New children’s online privacy code of practice

April 15th 2019

The Information Commissioner’s Office has today opened consultation on 16 standards that online services must meet to protect children’s privacy.

The Children’s online privacy code of practice

Age appropriate design: a code of practice for online services sets out the standards expected of those responsible for designing, developing or providing online services likely to be accessed by children and which process their data.

When finalised, it will be the first of its kind and become an international benchmark.

Elizabeth Denham, Information Commissioner, said: “This is the connected generation. The internet and all its wonders are hardwired into their everyday lives. We shouldn’t have to prevent our children from being able to use it, but we must demand that they are protected when they do. This code does that.”

Introduced by the Data Protection Act 2018, the draft code sets out 16 standards of age appropriate design for online services such as apps, connected toys, social media platforms, online games, educational websites and streaming services. It is not restricted to services specifically directed at children.

The draft code says that the best interests of the child should be a primary consideration when designing and developing online services. It says that privacy must be built in and not bolted on.

Settings must be ‘high privacy’ by default (unless there is a compelling reason not to); only the minimum amount of personal data should be collected and retained; children’s data should not usually be shared; and geolocation services should be switched off by default in most circumstances. So-called ‘nudge techniques’ should not be used to encourage children to provide unnecessary personal data, to weaken their privacy settings or carry on using the service longer than they had intended. It also addresses issues of parental control and profiling.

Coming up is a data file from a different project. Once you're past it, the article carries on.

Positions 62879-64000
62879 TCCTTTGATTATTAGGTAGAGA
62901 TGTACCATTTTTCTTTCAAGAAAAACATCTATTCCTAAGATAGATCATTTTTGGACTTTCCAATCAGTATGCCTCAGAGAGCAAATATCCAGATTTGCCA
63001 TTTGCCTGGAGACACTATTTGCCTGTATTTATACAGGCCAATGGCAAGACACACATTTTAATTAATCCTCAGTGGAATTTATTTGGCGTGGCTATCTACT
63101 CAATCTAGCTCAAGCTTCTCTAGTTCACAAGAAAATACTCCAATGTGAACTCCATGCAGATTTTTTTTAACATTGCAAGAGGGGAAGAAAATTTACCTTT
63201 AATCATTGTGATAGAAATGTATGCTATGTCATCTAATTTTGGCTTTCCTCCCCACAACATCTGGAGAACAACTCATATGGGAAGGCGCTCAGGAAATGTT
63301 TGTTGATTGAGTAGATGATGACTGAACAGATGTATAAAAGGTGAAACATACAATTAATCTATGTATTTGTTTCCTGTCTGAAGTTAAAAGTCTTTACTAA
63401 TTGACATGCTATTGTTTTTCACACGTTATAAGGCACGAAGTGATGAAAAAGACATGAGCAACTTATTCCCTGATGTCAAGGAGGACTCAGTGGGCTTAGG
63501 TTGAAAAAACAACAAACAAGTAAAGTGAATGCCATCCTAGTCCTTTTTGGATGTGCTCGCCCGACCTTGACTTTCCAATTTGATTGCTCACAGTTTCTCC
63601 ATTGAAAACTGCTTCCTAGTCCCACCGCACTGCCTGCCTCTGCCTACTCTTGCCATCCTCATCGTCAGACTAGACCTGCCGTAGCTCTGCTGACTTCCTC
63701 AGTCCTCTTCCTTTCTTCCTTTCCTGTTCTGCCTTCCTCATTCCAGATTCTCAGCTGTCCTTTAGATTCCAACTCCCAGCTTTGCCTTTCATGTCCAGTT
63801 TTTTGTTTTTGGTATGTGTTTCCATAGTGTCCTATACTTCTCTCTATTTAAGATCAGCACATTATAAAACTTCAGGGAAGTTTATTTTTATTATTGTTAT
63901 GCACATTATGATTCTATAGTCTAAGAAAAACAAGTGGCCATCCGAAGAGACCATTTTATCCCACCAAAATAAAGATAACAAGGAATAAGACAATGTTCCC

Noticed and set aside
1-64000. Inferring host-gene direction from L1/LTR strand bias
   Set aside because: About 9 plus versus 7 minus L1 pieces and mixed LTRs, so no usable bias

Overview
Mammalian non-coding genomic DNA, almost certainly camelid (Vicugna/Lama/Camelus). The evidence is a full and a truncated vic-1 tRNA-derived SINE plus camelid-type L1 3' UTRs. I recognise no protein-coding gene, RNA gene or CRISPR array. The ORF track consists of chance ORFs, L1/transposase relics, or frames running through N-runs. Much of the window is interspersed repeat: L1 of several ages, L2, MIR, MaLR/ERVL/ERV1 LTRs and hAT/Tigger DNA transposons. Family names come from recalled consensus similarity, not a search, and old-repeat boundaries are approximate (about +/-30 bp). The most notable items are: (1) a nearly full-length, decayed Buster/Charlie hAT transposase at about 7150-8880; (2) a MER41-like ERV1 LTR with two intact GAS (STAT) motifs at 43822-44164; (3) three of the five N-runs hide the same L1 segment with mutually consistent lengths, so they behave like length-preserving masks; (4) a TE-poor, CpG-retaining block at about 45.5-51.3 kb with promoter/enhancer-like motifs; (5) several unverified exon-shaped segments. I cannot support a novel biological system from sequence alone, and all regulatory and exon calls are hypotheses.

A significant step

Ms Denham continued: “The ICO’s Code of Practice is a significant step, but it’s just part of the solution to online harms. We see our work as complementary to the current focus on online harms, and look forward to participating in discussions regarding the Government’s white paper.”

The code gives practical guidance on data protection safeguards that ensure online services are appropriate for use by children. It leaves online service providers in no doubt about what is expected of them when it comes to looking after children’s personal data. It helps create an open, transparent and safer place for children to play, explore and learn online.

The standards in the code are rooted in existing data protection laws that are regulated by the ICO. Organisations should follow the code and demonstrate that their services use children’s data fairly and in compliance with data protection law. Those that don’t, could face enforcement action including fines of up to £17million or 4% of global turnover or orders to stop processing data.

Baroness Kidron, who led the parliamentary debate about the creation of the code, said: “I welcome the draft code released today which represents the beginning of a new deal between children and the tech sector. For too long we have failed to recognise children’s rights and needs online, with tragic outcomes. 

“I firmly believe in the power of technology to transform lives, be a force for good and rise to the challenge of promoting the rights and safety of our children. But in order to fulfil that role it must consider the best interests of children, not simply its own commercial interests. That is what the code will require online services to do. This is a systemic change.”

The code is out for consultation until 31 May. The final version will be laid before Parliament and is expected to come into effect before the end of the year.

The code was informed by initial views and evidence gathered from designers, app developers, academics and civil society. You can read the responses here.

The ICO also sought views from parents and children by working with research company Revealing Reality. The findings from that work are published for the first time today. 


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